Look at the spoils of victory:

    Over the past three years, they've pushed through $2 trillion dollars in tax cuts -- almost all tilted towards the wealthiest people in the country.

    Cuts in taxes on the largest incomes.
    Cuts in taxes on investment income.

    And cuts in taxes on huge inheritances.

    More than half of the benefits are going to the wealthiest one percent. You could call it trickle-down economics, except that the only thing that trickled down was a sea of red ink in our state and local governments, forcing them to cut services for and raise taxes on middle class working America.

    Now the Congressional Budget Office forecasts deficits totaling $2.75 trillion over the next ten years.

    These deficits have been part of their strategy. Some of you will remember that Senator Daniel Patrick Moynihan tried to warn us 20 years ago, when he predicted that President Ronald Reagan's real strategy was to force the government to cut domestic social programs by fostering federal deficits of historic dimensions. Reagan's own budget director, David Stockman, admitted as such. Now the leading rightwing political strategist, Grover Norquist, says the goal is to "starve the beast" -- with trillions of dollars in deficits resulting from trillions of dollars in tax cuts, until the United States Government is so anemic and anorexic it can be drowned in the bathtub.

    There's no question about it: The corporate conservatives and their allies in the political and religious right are achieving a vast transformation of American life that only they understand because they are its advocates, its architects, and its beneficiaries. In creating the greatest economic inequality in the advanced world, they have saddled our nation, our states, and our cities and counties with structural deficits that will last until our children's children are ready for retirement, and they are systematically stripping government of all its functions except rewarding the rich and waging war.

    And they are proud of what they have done to our economy and our society. If instead of practicing journalism I was writing for Saturday Night Live, I couldn't have made up the things that this crew have been saying. The president's chief economic adviser says shipping technical and professional jobs overseas is good for the economy. The president's Council of Economic Advisers report that hamburger chefs in fast food restaurants can be considered manufacturing workers. The president's Federal Reserve Chairman says that the tax cuts may force cutbacks in social security - but hey, we should make the tax cuts permanent anyway. The president's Labor Secretary says it doesn't matter if job growth has stalled because "the stock market is the ultimate arbiter."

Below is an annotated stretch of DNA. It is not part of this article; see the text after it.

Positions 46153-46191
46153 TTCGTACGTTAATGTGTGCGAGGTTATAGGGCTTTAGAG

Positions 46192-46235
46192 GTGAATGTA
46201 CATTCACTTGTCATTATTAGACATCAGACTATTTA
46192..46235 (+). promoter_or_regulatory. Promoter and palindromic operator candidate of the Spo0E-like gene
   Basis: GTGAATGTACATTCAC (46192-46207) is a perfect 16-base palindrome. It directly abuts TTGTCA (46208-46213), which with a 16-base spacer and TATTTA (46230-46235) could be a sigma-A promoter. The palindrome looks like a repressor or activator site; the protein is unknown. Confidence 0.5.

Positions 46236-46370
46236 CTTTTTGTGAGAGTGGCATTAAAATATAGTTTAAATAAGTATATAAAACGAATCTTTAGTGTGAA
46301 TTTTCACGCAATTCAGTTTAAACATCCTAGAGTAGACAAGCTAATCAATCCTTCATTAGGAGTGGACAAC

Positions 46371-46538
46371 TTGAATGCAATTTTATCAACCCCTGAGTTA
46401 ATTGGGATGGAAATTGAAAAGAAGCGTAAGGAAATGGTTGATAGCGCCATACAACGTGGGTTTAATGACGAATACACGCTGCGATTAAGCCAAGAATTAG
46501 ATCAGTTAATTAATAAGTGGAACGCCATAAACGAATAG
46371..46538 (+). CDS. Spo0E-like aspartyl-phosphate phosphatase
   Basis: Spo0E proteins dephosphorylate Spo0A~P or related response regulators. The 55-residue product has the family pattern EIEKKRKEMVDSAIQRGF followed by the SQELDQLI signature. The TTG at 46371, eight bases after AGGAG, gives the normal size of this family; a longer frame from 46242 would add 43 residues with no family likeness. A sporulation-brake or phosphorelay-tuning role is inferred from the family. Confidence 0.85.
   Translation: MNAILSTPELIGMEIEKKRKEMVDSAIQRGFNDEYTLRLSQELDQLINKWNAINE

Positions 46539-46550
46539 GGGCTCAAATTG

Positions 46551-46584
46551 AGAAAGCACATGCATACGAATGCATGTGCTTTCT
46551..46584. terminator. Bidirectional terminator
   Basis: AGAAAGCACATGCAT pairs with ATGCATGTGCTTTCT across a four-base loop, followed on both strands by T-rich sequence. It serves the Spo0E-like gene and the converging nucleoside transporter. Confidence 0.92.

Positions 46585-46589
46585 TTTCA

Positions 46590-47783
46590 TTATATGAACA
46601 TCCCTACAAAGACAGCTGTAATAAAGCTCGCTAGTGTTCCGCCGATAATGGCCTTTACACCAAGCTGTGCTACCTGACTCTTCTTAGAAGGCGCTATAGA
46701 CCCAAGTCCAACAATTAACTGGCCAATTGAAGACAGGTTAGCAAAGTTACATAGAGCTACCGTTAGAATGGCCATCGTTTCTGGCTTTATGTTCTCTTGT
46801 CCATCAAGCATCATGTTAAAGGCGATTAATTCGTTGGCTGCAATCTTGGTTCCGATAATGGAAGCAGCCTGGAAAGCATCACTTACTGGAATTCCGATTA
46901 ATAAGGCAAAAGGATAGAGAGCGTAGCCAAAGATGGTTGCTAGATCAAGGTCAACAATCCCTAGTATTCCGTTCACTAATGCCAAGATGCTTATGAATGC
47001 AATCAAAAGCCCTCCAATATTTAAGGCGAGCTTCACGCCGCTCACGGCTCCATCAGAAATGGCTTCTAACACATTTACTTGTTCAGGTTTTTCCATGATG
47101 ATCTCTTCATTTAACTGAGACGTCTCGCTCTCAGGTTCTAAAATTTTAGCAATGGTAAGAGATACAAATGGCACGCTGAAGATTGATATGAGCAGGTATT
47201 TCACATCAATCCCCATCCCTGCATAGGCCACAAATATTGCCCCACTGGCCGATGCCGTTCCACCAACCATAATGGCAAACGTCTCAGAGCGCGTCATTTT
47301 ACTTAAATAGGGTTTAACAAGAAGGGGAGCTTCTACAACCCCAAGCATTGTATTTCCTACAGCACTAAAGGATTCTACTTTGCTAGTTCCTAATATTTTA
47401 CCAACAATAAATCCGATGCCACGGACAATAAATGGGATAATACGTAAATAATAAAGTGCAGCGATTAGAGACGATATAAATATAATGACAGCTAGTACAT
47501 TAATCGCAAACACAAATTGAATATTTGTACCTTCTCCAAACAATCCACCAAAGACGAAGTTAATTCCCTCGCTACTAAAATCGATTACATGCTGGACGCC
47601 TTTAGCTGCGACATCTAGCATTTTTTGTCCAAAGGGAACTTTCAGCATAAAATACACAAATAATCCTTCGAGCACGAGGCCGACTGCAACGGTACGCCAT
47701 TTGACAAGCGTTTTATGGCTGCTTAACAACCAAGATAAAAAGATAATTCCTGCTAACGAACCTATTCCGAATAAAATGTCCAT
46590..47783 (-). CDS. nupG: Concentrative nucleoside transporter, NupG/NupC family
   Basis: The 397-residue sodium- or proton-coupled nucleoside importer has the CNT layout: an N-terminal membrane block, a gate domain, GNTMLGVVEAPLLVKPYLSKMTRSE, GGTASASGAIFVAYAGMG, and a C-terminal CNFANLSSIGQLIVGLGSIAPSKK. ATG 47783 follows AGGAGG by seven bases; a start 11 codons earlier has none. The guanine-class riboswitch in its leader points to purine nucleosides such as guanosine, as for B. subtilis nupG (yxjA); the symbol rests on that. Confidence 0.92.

You just can't make this stuff up. You have to hear it to believe it. This may be the first class war in history where the victims will die laughing.

    But what they are doing to middle class and working Americans -- and to the workings of American democracy -- is no laughing matter. Go online and read the transcripts of Enron traders in the energy crisis four years ago, discussing how they were manipulating the California power market in telephone calls in which they gloat about ripping off "those poor grandmothers." Read how they talk about political contributions to politicians like "Kenny Boy" Lay's best friend George W. Bush. Go on line and read how Citigroup has been fined $70 Million for abuses in loans to low-income, high risk borrowers - the largest penalty ever imposed by the Federal Reserve. A few clicks later, you can find the story of how a subsidiary of the corporate computer giant NEC has been fined over $20 million after pleading guilty to corruption in a federal plan to bring Internet access to poor schools and libraries. And this, the story says, is just one piece of a nationwide scheme to rip off the government and the poor.

    Let's face the reality: If ripping off the public trust; if distributing tax breaks to the wealthy at the expense of the poor; if driving the country into deficits deliberately to starve social benefits; if requiring states to balance their budgets on the backs of the poor; if squeezing the wages of workers until the labor force resembles a nation of serfs -- if this isn't class war, what is?

    It's un-American. It's unpatriotic. And it's wrong.

    But I don't need to tell you this. You wouldn't be here if you didn't know it. Your presence at this gathering confirms that while an America with liberty and justice for all is a broken promise, it is not a lost cause. Once upon a time I thought the mass media -- my industry -- would help mend this broken promise and save this cause. After all, the sight of police dogs attacking peaceful demonstrators forced America to recognize the reality of racial injustice. The sight of carnage in Vietnam forced us to recognize the war was unwinnable. The sight of terrorists striking the World Trade Center woke us from a long slumber of denial and distraction. I thought the mass media might awaken Americans to the reality that this ideology of winner-take-all is working against them and not for them. I was wrong. With honorable exceptions, we can't count on the mass media.

    What we need is a mass movement of people like you. Get mad, yes -- there's plenty to be mad about. Then get organized and get busy. This is the fight of our lives.
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  2. 41 Comments